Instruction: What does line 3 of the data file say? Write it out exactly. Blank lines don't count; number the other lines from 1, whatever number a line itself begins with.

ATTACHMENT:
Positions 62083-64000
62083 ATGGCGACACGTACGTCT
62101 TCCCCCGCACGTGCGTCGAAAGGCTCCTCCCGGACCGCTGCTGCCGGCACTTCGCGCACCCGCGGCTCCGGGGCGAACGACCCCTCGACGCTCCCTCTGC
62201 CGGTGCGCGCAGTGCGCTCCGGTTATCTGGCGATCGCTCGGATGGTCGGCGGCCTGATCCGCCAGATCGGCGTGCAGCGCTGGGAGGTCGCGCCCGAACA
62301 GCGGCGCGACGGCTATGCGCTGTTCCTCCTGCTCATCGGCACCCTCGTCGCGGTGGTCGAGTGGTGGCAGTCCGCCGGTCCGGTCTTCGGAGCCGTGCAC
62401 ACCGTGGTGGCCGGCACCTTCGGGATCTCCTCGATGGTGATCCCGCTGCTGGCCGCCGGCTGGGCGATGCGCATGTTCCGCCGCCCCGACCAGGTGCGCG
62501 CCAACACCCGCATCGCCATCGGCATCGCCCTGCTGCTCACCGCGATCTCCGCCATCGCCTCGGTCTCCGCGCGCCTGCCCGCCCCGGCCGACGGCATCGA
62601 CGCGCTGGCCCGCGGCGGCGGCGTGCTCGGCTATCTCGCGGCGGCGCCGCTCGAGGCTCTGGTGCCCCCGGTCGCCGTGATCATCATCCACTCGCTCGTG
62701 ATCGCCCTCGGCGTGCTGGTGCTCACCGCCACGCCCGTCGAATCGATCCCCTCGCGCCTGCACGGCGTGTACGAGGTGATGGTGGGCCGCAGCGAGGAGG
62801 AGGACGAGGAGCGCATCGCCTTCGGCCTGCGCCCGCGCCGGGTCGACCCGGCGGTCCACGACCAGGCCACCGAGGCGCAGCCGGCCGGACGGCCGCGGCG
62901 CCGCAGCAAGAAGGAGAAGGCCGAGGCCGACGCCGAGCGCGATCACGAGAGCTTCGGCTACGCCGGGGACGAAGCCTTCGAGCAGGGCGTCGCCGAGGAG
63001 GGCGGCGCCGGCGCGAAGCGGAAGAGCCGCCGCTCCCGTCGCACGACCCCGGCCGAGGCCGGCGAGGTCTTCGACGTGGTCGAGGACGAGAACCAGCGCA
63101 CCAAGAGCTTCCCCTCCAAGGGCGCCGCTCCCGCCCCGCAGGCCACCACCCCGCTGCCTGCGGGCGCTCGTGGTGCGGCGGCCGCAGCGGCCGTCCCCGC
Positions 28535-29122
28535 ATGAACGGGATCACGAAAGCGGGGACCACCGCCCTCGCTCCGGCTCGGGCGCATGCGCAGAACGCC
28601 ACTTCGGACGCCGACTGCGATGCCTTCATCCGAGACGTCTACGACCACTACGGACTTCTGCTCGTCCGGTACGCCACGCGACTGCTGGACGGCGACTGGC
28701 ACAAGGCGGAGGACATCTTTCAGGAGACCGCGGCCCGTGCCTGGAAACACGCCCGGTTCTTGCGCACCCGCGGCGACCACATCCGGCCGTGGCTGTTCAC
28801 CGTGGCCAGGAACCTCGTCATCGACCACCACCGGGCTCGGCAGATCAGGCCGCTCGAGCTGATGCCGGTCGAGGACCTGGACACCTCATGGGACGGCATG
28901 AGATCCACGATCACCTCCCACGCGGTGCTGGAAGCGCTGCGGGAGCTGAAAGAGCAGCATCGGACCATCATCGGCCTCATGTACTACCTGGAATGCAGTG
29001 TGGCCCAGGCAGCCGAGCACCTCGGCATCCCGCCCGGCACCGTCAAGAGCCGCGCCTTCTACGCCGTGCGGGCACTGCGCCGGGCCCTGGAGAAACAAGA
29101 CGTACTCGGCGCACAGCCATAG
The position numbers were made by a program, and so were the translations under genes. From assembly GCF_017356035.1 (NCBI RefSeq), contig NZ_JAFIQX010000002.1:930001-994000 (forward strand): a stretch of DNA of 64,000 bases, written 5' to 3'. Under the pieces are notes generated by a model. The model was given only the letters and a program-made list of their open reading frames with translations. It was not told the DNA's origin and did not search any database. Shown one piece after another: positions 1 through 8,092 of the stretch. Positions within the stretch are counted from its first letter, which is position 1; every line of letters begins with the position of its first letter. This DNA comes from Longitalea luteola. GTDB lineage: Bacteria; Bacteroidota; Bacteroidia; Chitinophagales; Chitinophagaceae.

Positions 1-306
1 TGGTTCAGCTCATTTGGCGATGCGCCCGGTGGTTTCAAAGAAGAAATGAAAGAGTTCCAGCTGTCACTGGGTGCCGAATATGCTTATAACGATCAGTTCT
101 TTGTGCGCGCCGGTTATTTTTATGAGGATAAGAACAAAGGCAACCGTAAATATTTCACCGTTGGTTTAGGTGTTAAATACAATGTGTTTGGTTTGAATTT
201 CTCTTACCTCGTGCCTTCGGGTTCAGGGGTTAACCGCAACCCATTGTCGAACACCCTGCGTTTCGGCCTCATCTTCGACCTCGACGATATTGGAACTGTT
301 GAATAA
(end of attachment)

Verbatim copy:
62101 TCCCCCGCACGTGCGTCGAAAGGCTCCTCCCGGACCGCTGCTGCCGGCACTTCGCGCACCCGCGGCTCCGGGGCGAACGACCCCTCGACGCTCCCTCTGC